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The Truth About Web Sites
By Deb Hastings

After years of reading articles about web sites, designed either to encourage businesses to get one, or to make you feel better about having spent large amounts of money on one, I decided it was time to tell the truth: There are millions of dollars being wasted on web sites!

Does this mean the “wasted money” is on unnecessary sites? No! It means there are an incredible number of shoddy web sites on the Internet! This article will address the four most important questions you should ask to make sure you have an effective web site.

Should you have a web site?
For most businesses, the answer is "yes." This doesn't necessarily mean you need a large, complicated, expensive web site, but you should probably have at least an Internet "presence." A web site can be a very effective marketing tool, even if you market only to your local area. It allows you to provide current information about your business, information that can be updated as needed, without the expense of reprinting materials.

There are three major reasons to have a web site:

  1. Generate revenue
  2. Increase name recognition
  3. Educate

Most businesses want their site to be a #1 - too many are actually a #2.

Who Should Design/Build Your Web Site?
In theory, anyone can build a web site, if they can figure out the software - not everyone can design a web site. Once the software is learned, too many then tout themselves as “web site designers.” Should you hire them? For a personal site, sure. For a business site that you want to generate revenue - no.

There are three areas of expertise that must be in place to create an effective web site:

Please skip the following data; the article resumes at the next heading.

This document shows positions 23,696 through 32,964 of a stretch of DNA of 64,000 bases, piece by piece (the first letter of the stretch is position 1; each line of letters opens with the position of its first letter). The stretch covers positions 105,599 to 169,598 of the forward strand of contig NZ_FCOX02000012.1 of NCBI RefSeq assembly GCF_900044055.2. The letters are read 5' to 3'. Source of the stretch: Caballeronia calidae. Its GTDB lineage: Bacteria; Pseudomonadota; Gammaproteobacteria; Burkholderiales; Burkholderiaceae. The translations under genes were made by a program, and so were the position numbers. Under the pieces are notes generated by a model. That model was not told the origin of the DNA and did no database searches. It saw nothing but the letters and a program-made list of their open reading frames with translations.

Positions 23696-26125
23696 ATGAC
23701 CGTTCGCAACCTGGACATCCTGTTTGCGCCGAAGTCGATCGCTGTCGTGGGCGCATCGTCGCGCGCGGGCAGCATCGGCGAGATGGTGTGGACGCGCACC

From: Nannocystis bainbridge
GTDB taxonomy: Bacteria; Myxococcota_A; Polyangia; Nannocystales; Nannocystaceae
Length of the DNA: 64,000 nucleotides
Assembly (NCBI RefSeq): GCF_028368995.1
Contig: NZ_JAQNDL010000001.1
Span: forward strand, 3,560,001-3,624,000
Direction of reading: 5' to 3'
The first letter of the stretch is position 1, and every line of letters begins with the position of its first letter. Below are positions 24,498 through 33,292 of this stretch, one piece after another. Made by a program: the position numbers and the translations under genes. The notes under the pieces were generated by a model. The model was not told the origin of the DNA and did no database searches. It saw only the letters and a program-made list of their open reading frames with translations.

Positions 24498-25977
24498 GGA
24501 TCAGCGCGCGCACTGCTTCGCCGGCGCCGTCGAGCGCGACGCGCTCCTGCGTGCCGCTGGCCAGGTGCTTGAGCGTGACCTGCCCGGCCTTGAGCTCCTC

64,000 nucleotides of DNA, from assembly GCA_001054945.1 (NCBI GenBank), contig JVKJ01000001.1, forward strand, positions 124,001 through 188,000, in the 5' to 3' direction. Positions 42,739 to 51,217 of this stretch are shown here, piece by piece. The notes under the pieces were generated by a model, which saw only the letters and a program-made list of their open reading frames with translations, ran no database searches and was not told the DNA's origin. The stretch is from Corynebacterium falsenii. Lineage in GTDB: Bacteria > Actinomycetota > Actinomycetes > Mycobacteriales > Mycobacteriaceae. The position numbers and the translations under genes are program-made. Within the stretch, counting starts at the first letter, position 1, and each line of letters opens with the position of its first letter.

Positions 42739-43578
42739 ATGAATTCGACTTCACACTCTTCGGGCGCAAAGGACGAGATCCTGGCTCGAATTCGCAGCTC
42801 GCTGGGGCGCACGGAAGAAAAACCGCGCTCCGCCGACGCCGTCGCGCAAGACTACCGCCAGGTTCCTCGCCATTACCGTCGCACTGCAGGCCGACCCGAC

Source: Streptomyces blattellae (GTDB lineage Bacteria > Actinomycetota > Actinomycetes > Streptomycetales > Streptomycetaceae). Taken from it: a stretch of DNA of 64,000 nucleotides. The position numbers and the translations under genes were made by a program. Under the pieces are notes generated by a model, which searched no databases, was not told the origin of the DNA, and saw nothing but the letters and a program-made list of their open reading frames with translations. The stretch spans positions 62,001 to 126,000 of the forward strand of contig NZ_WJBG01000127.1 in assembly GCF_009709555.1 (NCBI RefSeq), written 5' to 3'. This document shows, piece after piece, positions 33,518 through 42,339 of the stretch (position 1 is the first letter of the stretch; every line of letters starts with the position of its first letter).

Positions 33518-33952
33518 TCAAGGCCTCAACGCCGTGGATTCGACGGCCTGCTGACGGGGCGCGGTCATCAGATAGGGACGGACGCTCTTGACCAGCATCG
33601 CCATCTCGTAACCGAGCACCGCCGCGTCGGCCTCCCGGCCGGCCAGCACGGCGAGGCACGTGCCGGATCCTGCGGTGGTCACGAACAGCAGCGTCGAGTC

1. Technology - proficiency with the software
  2. Design & Layout - there really are “rights & wrongs” and principles to be learned
  3. Marketing - directing the browser to become a customer

There are too many sites on the Internet that are absolutely beautiful, that include some of the most incredible bells and whistles the technical geniuses have created - that don’t generate a dime of revenue.

What Should Be in Your Web Site?
The content of a web site will vary depending on the type of business being presented. The first thing you need to look at is the length of time it takes to load your site - the more graphics, bells and whistles, the longer it will take, and the higher the likelihood that someone will lose patience and go elsewhere.

As for the specific content of your site, the first thing you must do is look at your marketing plan. A web site is only one component of a marketing plan. Therefore, the content of your web site must tie to your “conventional” marketing efforts. You must maintain a continuity of image and message with all of your marketing materials.

You have about 3-5 seconds to grab the browser's attention, and strike some type of common bond, something that will make them say, “What's this?” or “That's me!” If all they see is “Look how wonderful we are!” you've missed the mark. Prospective customers don’t care how wonderful you are unless or until they get the feeling you might have what they need. Then they want to know how great you are. In other words, you must address the question in a browser's mind - “What's in it for me?”

If you have a web site that includes a great deal of information about your company, and products that can be ordered on-line, be sure it's very well organized. The browser must be able to easily determine what they want to see and where to find it. They won't bother clicking around for long - if it feels like “voice mail hell” they'll go elsewhere.